Attention Deficit-Hyperactivity Disorder

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Attention deficit-hyperactivity disorder (ADHD)

Attention deficit-hyperactivity disorder (ADHD)  

What is Attention Deficit-Hyperactivity Disorder?

Attention deficit-hyperactivity disorder (ADHD) is a neurobehavioral disorder that affects 3-5 percent of all American children. It interferes with a person's ability to stay on a task and to exercise age-appropriate inhibition (cognitive alone or both cognitive and behavioral). Some of the warning signs of ADHD include failure to listen to instructions, inability to organize oneself and school work, fidgeting with hands and feet, talking too much, leaving projects, chores and homework unfinished, and having trouble paying attention to and responding to details. There are several types of ADHD: a predominantly inattentive subtype, a predominantly hyperactive-impulsive subtype, and a combined subtype. ADHD is usually diagnosed in childhood, although the attention disorder condition can continue into the adult years.

Is there any treatment?

The usual course of treatment may include medications such as methylphenidate (Ritalin), dextroamphetamine (Dexedrine) or pemoline (Cylert), which are stimulants that decrease impulsivity and hyperactivity and increase attention. Most experts agree that treatment for ADHD should address multiple aspects of the individual's functioning and should not be limited to the use of medications alone. Treatment should include structured classroom management, parent education (to address discipline and limit-setting), and tutoring and/or behavioral therapy for the child.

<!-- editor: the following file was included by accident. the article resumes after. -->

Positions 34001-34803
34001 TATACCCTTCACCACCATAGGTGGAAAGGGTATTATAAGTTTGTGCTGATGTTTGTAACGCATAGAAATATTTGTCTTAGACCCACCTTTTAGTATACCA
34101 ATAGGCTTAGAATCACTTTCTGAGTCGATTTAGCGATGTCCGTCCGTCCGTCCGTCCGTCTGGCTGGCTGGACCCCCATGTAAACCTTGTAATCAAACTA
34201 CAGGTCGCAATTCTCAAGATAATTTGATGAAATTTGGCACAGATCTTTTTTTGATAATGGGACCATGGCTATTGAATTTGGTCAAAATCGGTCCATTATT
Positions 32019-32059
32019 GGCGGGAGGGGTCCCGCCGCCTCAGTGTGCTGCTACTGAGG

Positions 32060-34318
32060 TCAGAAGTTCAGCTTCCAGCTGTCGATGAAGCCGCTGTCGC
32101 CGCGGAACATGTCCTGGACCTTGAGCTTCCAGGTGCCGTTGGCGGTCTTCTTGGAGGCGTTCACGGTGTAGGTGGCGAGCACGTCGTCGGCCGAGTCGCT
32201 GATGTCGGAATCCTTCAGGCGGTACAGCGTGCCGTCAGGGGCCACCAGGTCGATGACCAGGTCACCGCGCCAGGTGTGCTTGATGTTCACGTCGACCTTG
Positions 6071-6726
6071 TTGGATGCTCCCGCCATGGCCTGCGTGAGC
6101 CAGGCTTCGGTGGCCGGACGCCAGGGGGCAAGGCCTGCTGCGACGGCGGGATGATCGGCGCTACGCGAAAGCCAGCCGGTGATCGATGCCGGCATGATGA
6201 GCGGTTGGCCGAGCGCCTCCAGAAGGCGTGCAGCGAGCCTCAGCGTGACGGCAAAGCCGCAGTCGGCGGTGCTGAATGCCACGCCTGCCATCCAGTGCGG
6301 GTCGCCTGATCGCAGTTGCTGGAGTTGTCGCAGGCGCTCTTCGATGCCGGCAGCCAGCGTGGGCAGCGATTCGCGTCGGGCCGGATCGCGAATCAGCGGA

What is the prognosis?

There is no "cure" for ADHD. Children with the attention disorder seldom outgrow it; however, some may find adaptive ways to accommodate the ADHD as they mature.

What research is being done?

Several components of the NIH support research on developmental disorders such as ADHD. Research programs of the NINDS, the National Institute of Mental Health (NIMH), and the National Institute of Child Health and Human Development (NICHD) seek to address unanswered questions about the causes of ADHD, as well as to improve diagnosis and treatment.


Attention Deficit Information Network
58 Prince St.
Needham, MA 02492
Tel: 781-455-9895
Fax: 781-449-1332

CHADD - Children and Adults with Attention-Deficit Disorder/Hyperactivity Disorder
8181 Professional Place
Suite 150
Landover, MD 20785
Tel: 301-306-7070
Fax: 301-306-7090

Attention Deficit Disorder Association (ADDA)
P.O. Box 543
Pottstown, PA 19464
Tel: 484-945-2101
Fax: 610-970-7520

National Center for Learning Disabilities
381 Park Avenue South
Suite 1401
New York, NY 10016
Tel: 212-545-7510
Fax: 212-545-9665

National Institute of Child Health and Human Development (NICHD)
National Institutes of Health, DHHS
31 Center Drive, Rm. 2A32 MSC 2425
Bethesda, MD 20892-2425
Tel: 301-496-5133
Fax: 301-496-7101


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